Rich Moore: You have to kind of try things to get the gold, I think. The conceit of how they travel from game to game [through the toilet] — we were convinced that was it. Like we had cracked it. If there was one thing that was gonna stay in this movie, dammit, it’s the fact that … .
Moore: [Laughs] It had nothing to do with video games. But that’s the process: trying stuff and letting it have its day in court. We’ll realize, “That’s bad. What were we thinking?” But you just have to kind of be brave enough to put it out there and sit with it for a while and not be ashamed.
Johnston: Ralph had a horn! Ralph discovered that he had a horn when he got a haircut. It was so weird, the nonsense [that we came up with].
Moore: But it helps us get to the end.
GamesBeat: One of the pleasant surprises of the film was Ralph’s side-kick Vanellope and the way comedian Sarah Silverman portrayed her.
Moore: Right? What really put me over the top for Sarah was her autobiography, The Bedwetter. I loved her view of childhood and what that was like growing up. I really wanted to tap into that — of her whole take of what it was to be young. She was sweet and naïve but would say these inappropriate things at family functions. That’s really the crux of Vanellope.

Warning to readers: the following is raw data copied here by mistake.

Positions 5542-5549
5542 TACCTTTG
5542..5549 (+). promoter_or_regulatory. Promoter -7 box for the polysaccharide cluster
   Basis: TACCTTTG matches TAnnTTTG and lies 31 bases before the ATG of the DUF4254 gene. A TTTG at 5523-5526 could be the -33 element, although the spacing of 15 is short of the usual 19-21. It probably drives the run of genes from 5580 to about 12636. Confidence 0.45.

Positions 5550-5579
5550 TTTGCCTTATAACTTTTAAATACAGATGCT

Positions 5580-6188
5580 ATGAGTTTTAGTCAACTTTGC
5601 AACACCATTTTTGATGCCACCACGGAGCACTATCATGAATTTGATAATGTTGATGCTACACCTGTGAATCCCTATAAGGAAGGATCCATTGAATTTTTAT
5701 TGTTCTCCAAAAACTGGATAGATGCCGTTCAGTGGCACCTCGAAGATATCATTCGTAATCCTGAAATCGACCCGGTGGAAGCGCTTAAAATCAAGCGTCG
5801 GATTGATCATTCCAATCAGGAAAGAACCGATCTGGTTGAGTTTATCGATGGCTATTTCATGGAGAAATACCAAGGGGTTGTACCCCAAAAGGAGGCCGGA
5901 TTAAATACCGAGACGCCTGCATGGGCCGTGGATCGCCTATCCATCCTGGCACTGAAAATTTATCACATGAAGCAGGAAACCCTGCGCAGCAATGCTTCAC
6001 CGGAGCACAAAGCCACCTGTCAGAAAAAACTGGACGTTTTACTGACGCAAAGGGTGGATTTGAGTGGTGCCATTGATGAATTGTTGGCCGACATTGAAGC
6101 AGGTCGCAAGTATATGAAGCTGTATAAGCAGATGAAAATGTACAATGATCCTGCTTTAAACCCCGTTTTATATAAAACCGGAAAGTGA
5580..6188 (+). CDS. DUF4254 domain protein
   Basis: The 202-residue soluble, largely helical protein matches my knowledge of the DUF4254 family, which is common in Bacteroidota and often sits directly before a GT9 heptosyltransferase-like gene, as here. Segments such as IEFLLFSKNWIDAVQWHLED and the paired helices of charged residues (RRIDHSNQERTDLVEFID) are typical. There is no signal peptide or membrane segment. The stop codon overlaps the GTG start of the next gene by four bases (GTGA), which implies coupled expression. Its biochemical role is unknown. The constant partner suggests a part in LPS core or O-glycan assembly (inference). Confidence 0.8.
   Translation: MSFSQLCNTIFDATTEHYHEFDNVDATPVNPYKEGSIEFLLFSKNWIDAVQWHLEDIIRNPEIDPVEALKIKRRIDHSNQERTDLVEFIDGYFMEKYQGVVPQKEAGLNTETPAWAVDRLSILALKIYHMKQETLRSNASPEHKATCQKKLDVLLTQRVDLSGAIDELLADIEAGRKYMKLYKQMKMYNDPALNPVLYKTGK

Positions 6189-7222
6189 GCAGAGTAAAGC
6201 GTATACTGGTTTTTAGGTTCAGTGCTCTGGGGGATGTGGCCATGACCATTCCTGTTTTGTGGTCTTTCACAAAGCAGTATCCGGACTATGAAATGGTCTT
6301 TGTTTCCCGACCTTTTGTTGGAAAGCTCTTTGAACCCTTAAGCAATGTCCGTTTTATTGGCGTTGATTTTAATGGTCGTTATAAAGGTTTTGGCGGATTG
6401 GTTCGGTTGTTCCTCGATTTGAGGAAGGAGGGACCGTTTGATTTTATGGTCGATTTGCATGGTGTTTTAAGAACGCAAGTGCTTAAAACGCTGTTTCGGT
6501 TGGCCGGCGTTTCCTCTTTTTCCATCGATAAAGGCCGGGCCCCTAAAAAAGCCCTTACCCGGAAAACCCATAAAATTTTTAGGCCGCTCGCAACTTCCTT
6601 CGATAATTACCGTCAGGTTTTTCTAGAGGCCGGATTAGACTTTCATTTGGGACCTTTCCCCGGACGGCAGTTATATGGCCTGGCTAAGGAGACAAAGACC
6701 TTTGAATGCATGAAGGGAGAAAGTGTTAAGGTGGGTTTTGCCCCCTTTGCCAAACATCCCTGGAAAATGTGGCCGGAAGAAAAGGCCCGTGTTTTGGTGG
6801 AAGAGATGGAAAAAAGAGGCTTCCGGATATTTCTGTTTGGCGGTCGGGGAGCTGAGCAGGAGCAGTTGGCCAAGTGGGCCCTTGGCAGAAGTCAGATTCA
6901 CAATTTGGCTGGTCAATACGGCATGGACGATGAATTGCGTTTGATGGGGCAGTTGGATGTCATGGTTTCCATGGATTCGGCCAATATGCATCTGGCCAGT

Johnston: Boy was she dedicated. The thing that surprised me the most about her was the places she allowed herself to go emotionally in those heavier scenes.
Moore: When the whole thing came about the idea of Vanellope being the princess at the end — I remember pitching that idea to her. She was like, “No, no, no! ” But [when we showed how] Vanellope kind of rejects that, she [was relieved].
Johnston: And I think the cool thing about it is that the movie totally honors the emotions that Disney movies have always had. But it also says there is this other version of things where you don’t have to be a princess.